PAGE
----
The Tuttle Log Cabin is named for the first pioneers to settle in northern  Marion 
County. On May 13, 1843, a mere 13 days after the land was opened for settlement,
Thomas and Nancy Tuttle arrived on this spot. They had traveled from their previous
home in Fairfield, Iowa, with all their earthly possessions piled into an ox-pulled wagon.
Once here they proceeded to mark the land for their farm — they literally “staked their
claim,” then broke the thick prairie sod to prepare a field, built a shelter, and planted
and harvested a meager crop — all before winter set in. Since the Tuttles had no
children, they accomplished all this by themselves.

For four years, the Tuttles farmed what would become Pella’s Central Park and the
eight blocks adjacent to it. In July 1847, Dominie Henry P. Scholte, leader of 800 Dutch
immigrants, purchased the Tuttle’s land and that of several other settlers in the area,
founding the city of Pella.

The Tuttle cabin is believed to be the oldest remaining structure in Marion County.

Tuttle Tidbits

• When Thomas and Nancy Tuttle arrived in this area, they were unaware of any other settlers within 20 miles of them.
• For the first few years, a 9-day round trip was required to reach the nearest store.
• Oxen were required to bust the prairie — horses didn’t have the strength.
• In August 1845, Marion County was organized.
• In December 1846, the state of Iowa was organized.
• The “State Road” from Keokuk to Fort Des Moines — which in reality was just a path — passed beside the Tuttle’s field.
• When Dominie Scholte purchased their farm, the Tuttles relocated about 20 miles northwest of Pella where they farmed for another 30 years before retiring to Prairie City.

Tuttle Cabin in 1973 before it was moved to the back of the lot onto a new basement. Its original location was close to the street and sidewalk. A large tree stood in front of the cabin, that tree witnessed the day HP Scholte knocked on the door interested in buying the homestead. Photo taken right after it was purchased from the Sneller estate auction. The VanVark Family bought it for their daughter, Gail VanVark Kirby. Gail lived in the cabin and later rented it out to several lucky people and eventually she had her paper art studio in the cabin.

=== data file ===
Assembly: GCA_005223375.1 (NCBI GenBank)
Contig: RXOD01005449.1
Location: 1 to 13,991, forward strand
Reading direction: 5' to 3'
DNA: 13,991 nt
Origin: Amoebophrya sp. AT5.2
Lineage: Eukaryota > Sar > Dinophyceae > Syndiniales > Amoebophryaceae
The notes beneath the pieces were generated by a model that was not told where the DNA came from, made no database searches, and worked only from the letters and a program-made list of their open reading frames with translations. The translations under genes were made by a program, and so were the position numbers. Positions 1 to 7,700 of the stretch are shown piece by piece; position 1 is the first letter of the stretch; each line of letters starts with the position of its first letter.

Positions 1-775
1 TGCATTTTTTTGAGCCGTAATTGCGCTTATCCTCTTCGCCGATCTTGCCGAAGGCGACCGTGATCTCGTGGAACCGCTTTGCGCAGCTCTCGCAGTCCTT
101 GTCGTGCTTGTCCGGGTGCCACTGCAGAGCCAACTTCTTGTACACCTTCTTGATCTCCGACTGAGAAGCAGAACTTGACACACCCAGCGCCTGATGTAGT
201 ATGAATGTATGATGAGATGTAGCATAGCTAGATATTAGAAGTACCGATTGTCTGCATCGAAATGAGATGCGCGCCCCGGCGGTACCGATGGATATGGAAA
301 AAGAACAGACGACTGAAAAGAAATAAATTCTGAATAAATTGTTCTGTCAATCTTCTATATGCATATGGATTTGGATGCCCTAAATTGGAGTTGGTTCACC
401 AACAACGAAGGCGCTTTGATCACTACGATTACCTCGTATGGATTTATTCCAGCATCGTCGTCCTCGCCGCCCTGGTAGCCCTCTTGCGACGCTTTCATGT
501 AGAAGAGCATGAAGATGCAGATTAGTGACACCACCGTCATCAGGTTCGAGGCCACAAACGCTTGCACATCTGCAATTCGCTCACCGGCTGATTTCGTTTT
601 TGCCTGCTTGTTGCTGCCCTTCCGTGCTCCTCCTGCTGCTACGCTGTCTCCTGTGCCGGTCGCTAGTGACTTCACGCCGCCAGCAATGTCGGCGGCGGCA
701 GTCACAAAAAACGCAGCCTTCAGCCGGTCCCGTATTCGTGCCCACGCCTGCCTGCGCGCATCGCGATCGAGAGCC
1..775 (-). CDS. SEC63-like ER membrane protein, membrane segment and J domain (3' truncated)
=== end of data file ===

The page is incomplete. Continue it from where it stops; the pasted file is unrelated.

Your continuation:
Tuttle Cabin in the 1930's
Tuttle Barn to the west 1930
May 2018

“The Tuttle Log House is to Pella what Plymouth Rock is to the Pilgrims”

William C. Page Public Historian and Preservation Planner


Heritage is an important addition to the quality of life for all of our citizens and visitors. It is through this Dutch charm that helps to attract people from all over the country. Visitors appreciate seeing the well cared for historical properties; enhancing our tourism industry.

Tuttle Educational Program

Tuttle Cabin tours are available per appointment by emailing [email protected]; or by contacting our office.

We are open during  Pella’s Tulip Time Festival

There will be featured open houses on our calendar throughout the year